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You may ask why the first ‘bad event’ happened without underlying limiting beliefs. And the answer is usually because your personal belief system has been influenced by so many sources that you are not even aware of the limiting beliefs you may have held before. For instance, in keeping with the above example of your first heartbreak—you may have listened to music about heartbreak over and over again while growing up or watched movies or read books along those lines. Or a friend may have had a bad break-up and by sharing in their pain you too adopted a belief that had nothing to do with your experience. Or else you overheard adults speaking negatively about relationships as a young child. Whatever the case, somewhere along the line you adopted the limiting beliefs.
Remember, the subconscious mind cannot distinguish between what it has imagined and what it has experienced. It accepts as truth whatever it is persistently impressed with, no matter the source. Nevertheless, while it is helpful to identify the first experience that gave rise to your limiting beliefs, your aim is to change the beliefs because you can.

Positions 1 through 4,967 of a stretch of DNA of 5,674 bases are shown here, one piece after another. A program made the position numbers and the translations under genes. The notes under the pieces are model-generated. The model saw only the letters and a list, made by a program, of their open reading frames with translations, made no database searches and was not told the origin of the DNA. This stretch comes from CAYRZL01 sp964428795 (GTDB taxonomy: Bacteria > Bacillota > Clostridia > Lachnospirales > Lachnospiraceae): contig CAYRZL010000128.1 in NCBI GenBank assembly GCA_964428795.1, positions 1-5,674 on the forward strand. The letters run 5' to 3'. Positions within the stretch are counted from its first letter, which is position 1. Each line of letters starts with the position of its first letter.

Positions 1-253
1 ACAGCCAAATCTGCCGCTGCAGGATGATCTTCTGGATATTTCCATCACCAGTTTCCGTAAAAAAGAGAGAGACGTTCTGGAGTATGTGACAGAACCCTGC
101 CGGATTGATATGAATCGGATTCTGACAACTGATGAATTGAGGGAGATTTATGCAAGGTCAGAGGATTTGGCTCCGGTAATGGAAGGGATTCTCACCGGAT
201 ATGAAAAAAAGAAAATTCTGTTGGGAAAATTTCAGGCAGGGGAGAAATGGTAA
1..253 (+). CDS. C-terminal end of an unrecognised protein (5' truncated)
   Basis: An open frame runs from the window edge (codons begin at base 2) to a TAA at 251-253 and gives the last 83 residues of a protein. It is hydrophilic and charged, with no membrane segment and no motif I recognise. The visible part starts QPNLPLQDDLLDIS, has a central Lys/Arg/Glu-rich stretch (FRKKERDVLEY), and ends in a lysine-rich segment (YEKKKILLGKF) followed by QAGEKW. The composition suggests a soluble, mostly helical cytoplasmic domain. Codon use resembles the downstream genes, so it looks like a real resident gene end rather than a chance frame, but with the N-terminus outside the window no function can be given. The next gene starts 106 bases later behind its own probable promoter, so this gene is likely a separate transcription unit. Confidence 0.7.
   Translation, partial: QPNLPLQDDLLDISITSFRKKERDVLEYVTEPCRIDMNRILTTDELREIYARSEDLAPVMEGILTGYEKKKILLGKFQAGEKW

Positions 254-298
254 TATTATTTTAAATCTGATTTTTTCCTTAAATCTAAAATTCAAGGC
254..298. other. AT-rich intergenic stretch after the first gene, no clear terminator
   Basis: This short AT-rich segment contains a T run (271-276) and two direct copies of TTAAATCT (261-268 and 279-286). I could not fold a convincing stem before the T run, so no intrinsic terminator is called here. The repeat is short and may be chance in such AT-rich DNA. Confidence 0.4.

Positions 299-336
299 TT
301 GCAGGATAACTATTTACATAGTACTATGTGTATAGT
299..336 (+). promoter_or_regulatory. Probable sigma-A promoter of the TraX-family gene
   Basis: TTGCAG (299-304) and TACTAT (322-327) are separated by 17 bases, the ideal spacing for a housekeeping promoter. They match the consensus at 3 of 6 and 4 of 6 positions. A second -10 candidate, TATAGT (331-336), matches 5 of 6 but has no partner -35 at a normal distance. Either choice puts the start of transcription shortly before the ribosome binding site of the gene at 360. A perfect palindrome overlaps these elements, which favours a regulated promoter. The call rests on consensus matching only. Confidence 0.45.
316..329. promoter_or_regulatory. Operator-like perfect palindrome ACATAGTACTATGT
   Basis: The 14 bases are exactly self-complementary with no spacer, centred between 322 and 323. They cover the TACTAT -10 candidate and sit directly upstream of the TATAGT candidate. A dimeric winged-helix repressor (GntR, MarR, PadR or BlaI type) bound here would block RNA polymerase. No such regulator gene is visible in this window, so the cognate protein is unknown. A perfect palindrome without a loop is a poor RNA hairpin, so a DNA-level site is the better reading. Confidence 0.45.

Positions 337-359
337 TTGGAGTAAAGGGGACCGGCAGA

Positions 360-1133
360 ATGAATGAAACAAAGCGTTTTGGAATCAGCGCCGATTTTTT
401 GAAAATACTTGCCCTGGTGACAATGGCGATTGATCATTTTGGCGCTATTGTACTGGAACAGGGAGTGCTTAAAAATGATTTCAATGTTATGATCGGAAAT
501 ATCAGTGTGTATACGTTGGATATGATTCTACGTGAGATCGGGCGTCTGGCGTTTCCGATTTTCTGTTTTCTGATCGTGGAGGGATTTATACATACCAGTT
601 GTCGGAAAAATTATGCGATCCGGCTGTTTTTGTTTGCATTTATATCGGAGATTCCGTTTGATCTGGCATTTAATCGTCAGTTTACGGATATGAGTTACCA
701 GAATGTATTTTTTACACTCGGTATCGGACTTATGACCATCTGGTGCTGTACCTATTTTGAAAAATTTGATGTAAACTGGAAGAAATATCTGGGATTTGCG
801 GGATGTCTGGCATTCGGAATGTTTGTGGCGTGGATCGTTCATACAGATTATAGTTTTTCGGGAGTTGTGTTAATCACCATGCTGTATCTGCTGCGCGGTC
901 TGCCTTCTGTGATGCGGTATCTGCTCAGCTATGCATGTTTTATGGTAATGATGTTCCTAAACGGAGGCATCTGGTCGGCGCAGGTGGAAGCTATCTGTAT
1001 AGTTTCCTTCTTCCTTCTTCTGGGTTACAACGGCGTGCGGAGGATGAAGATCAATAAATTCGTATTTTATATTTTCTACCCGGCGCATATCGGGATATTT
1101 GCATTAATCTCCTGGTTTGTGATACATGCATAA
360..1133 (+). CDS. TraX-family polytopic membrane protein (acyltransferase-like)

This marks the end of the 6 steps in identifying your core beliefs, both your positive and limiting beliefs, with the focus on challenging and changing the latter. What follows are a few more thoughts about limiting beliefs and what to expect ahead of taking the last step which is to reprogram your subconscious mind to change your limiting beliefs.
Let's now take a quick look at contradictory beliefs and how one may 'disengage' the other. Let's take for instance a limiting belief that so many people seem to subconsciously adhere to—that 'money is the root of all evil'. You may hold this belief but also believe that money is the route to happiness. How then can you ever allow yourself to make money for the sheer enjoyment of it when you also believe it is evil? Another example is if you believe you are a good person but also that bad things always happen to good people. How then can you expect good things to happen to you?
You may find a number of these contradictory beliefs popping up in your belief lists. It's always interesting to notice them and very powerful to change the limiting beliefs that contradict the positive. For instance, you can adopt a belief that money is an amazing resource for doing good (rather than being evil) and that good things always happen to good people and you (rather than bad).